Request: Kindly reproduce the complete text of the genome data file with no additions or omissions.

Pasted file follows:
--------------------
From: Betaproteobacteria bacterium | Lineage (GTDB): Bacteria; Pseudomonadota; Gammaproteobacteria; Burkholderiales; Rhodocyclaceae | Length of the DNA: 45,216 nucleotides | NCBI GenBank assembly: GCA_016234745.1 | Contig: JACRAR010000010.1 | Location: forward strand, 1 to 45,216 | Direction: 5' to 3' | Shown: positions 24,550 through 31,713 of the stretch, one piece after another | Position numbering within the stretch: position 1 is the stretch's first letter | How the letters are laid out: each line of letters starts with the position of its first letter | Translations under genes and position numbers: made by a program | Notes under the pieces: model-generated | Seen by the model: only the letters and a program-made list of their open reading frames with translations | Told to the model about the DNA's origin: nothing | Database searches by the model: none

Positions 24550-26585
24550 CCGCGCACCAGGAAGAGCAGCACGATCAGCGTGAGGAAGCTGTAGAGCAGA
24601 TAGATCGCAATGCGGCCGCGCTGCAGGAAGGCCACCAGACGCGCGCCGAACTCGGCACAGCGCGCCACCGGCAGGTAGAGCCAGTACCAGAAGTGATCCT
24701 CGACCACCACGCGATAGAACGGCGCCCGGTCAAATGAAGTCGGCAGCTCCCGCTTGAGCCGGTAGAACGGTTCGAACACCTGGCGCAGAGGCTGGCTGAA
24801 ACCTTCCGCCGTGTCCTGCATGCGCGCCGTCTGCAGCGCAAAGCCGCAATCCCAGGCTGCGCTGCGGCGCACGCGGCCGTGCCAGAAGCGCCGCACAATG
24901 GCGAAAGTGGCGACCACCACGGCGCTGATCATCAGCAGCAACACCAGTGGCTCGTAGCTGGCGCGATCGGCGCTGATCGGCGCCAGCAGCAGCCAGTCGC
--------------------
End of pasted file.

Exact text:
From: Betaproteobacteria bacterium | Lineage (GTDB): Bacteria; Pseudomonadota; Gammaproteobacteria; Burkholderiales; Rhodocyclaceae | Length of the DNA: 45,216 nucleotides | NCBI GenBank assembly: GCA_016234745.1 | Contig: JACRAR010000010.1 | Location: forward strand, 1 to 45,216 | Direction: 5' to 3' | Shown: positions 24,550 through 31,713 of the stretch, one piece after another | Position numbering within the stretch: position 1 is the stretch's first letter | How the letters are laid out: each line of letters starts with the position of its first letter | Translations under genes and position numbers: made by a program | Notes under the pieces: model-generated | Seen by the model: only the letters and a program-made list of their open reading frames with translations | Told to the model about the DNA's origin: nothing | Database searches by the model: none

Positions 24550-26585
24550 CCGCGCACCAGGAAGAGCAGCACGATCAGCGTGAGGAAGCTGTAGAGCAGA
24601 TAGATCGCAATGCGGCCGCGCTGCAGGAAGGCCACCAGACGCGCGCCGAACTCGGCACAGCGCGCCACCGGCAGGTAGAGCCAGTACCAGAAGTGATCCT
24701 CGACCACCACGCGATAGAACGGCGCCCGGTCAAATGAAGTCGGCAGCTCCCGCTTGAGCCGGTAGAACGGTTCGAACACCTGGCGCAGAGGCTGGCTGAA
24801 ACCTTCCGCCGTGTCCTGCATGCGCGCCGTCTGCAGCGCAAAGCCGCAATCCCAGGCTGCGCTGCGGCGCACGCGGCCGTGCCAGAAGCGCCGCACAATG
24901 GCGAAAGTGGCGACCACCACGGCGCTGATCATCAGCAGCAACACCAGTGGCTCGTAGCTGGCGCGATCGGCGCTGATCGGCGCCAGCAGCAGCCAGTCGC